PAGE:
Reading Across the USA: Georgia

Bailey White, a long-time NPR commentator, is best known for her funny short stories about the folks in her family and in her small Georgia hometown. My personal favorite is Computer School–an essay featured in her collection Sleeping at the Starlite Motel. For the state of Georgia today I’ve chosen her novel, Quite a Year for Plums.

Roger, a local peanut pathologist and Della, a local bird artist trying to save an endangered breed of chickens, are the main folks in this story. But small town life is about everyone and this book has a wide-ranging and eccentric cast of characters–just like you’d find in a Bailey White essay.  You can read the New York Times review here.

What matters most to reading this story is the hear the author’s real voice. It’s combination of southern magnolias, sweet tea and…well, gravel. Once you catch the sound of her voice, her writing is electric. Take a listen to this NPR story:


Reading Across American–Alaska: The Snow Child–Novel and Fairy Tale

The Novel

Last Friday I posted in the Friday 56 with a few lines from The Snow Child.  You can read that post here. Today it’s time for my review.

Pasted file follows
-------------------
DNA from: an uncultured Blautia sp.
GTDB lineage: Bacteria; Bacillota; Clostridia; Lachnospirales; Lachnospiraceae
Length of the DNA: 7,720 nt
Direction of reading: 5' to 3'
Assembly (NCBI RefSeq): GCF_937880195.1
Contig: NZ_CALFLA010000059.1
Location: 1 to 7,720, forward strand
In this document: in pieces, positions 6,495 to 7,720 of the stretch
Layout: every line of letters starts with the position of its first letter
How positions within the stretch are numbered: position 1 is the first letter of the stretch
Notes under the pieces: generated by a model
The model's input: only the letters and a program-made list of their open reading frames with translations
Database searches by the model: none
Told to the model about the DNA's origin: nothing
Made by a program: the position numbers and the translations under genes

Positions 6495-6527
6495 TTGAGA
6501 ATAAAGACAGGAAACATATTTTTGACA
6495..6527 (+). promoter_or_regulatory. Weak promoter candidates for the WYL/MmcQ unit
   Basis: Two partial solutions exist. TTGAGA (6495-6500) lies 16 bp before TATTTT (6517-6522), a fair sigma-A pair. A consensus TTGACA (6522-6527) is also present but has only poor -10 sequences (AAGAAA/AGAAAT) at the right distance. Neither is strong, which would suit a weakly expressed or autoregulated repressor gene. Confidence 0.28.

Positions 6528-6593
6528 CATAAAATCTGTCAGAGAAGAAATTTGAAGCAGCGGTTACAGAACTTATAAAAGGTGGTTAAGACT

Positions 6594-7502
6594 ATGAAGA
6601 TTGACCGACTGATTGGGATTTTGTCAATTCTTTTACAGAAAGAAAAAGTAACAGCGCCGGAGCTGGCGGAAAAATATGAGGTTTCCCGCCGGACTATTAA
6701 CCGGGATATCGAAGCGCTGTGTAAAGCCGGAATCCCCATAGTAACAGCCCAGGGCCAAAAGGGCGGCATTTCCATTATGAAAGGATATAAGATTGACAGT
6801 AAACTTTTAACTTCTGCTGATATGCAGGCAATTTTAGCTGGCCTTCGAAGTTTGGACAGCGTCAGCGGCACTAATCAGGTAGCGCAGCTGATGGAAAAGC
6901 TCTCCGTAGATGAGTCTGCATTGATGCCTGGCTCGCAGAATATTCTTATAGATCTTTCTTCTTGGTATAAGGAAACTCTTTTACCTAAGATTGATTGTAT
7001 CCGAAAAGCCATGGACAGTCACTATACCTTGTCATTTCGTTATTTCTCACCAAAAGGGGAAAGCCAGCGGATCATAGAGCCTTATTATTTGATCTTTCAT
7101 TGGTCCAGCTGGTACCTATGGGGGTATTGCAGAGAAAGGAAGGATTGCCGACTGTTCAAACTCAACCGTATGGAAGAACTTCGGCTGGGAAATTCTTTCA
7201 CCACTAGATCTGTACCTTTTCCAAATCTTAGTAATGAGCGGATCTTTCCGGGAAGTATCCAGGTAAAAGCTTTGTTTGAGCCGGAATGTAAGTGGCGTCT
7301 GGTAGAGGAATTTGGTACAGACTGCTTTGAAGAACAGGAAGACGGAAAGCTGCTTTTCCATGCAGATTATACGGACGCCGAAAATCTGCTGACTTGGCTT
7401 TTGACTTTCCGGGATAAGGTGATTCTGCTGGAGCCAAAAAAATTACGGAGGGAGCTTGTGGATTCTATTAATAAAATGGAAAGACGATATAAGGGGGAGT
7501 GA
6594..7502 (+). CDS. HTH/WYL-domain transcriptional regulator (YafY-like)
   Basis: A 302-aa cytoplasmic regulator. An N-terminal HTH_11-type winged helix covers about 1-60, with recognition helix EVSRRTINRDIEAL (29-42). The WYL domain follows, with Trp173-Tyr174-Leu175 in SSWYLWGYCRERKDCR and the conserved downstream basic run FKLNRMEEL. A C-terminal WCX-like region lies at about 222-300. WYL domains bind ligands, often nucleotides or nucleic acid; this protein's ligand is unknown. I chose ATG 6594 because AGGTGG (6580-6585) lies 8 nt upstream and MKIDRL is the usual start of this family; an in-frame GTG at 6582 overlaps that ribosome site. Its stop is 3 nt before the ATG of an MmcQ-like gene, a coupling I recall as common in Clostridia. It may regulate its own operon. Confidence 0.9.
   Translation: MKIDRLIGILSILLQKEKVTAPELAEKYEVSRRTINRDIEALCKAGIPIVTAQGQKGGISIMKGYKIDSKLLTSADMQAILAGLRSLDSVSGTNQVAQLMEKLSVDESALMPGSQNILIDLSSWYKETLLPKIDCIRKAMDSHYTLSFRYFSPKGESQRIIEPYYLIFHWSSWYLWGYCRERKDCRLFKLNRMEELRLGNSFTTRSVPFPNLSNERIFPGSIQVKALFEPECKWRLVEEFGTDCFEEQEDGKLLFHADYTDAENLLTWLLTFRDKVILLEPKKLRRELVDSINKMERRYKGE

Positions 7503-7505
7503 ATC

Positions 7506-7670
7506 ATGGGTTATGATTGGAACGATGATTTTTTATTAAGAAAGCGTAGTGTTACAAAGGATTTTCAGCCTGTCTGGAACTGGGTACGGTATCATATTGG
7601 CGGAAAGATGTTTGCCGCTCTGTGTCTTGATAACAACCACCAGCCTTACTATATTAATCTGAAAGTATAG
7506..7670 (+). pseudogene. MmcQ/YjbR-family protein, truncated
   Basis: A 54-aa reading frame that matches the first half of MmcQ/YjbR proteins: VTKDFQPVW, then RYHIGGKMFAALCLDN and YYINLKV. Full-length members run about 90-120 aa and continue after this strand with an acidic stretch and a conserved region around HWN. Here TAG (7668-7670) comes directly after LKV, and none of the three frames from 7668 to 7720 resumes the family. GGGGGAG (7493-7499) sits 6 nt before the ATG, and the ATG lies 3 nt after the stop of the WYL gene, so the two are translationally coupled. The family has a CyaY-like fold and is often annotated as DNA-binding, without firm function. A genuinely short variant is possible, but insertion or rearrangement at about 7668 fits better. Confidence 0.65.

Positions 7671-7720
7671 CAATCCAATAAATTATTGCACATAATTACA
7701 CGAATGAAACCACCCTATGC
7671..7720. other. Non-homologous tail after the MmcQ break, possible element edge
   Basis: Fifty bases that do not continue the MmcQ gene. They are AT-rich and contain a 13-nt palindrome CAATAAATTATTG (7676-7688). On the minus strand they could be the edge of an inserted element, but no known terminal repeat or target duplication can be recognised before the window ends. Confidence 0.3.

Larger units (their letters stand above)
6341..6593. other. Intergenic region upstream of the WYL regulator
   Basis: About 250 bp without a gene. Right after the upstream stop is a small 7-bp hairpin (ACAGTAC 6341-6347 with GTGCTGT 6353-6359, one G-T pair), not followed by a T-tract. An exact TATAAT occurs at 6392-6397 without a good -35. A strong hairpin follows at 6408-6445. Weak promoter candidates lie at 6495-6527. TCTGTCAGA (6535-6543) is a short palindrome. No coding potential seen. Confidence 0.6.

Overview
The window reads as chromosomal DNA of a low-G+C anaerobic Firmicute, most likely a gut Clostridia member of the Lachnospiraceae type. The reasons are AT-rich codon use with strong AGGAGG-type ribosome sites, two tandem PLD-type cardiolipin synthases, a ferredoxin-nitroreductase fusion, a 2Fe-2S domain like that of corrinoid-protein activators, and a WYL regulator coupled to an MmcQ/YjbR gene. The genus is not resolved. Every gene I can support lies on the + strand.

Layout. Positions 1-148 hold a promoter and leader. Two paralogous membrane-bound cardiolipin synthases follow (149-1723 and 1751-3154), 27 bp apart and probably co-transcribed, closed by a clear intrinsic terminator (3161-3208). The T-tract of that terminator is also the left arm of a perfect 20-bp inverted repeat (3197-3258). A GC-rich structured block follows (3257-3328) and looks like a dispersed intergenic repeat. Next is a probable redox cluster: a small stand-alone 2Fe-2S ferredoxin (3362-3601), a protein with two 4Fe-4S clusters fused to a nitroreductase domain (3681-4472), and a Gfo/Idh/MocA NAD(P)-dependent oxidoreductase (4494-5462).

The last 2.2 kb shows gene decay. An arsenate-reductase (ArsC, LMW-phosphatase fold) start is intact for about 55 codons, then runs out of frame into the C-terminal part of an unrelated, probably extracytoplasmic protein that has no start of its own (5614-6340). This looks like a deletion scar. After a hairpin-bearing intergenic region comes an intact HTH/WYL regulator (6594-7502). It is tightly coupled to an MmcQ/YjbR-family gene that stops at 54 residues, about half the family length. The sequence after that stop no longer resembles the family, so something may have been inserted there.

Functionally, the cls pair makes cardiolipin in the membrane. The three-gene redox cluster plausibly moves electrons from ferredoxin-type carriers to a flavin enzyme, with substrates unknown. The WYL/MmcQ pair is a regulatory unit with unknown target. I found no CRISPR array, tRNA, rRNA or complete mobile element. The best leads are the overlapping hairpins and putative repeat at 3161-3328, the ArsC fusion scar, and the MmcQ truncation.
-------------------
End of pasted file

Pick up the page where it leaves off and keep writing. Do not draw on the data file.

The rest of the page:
“I don’t want to be warm and safe–I want to live.”

I understood the child’s reluctance to come inside, to be warm and safe…and controlled. While the point of this story was not to discuss the emotional struggles of older adopted children, that one line summed it up beautifully. I no longer write about my children–they are both adults now–but this line could have been uttered by one of them. Today I understand it. Back then, not so much as they say now.

Mabel and Jack fulfill a long-time fantasy of mine, to homestead in Alaska. Fantasy for me due to the hard work and, today, the cost of living in Alaska, but it’s always held a strong appeal to me. I’m an introvert and quite happy alone–most of the time. While Jack was made of the stern stuff necessary to homesteading, Mable wasn’t….or so it seemed. It seemed too that Cabin Fever had taken root over a long, dark winter. Or did it….?


Esther and George and their three boys live nearby. Esther keeps a friendly eye on Mabel and her youngest son becomes a sort of nephew to Jack and Mabel. But none of them have seen the mysterious girl that Jack and Mabel say has visited them–a girl with a pet fox. A girl who lives alone in the vast wilderness. Garrett is Esther and George’s youngest son. Overshadowed by two older brothers, he finds peace and sanctuary in the wilderness.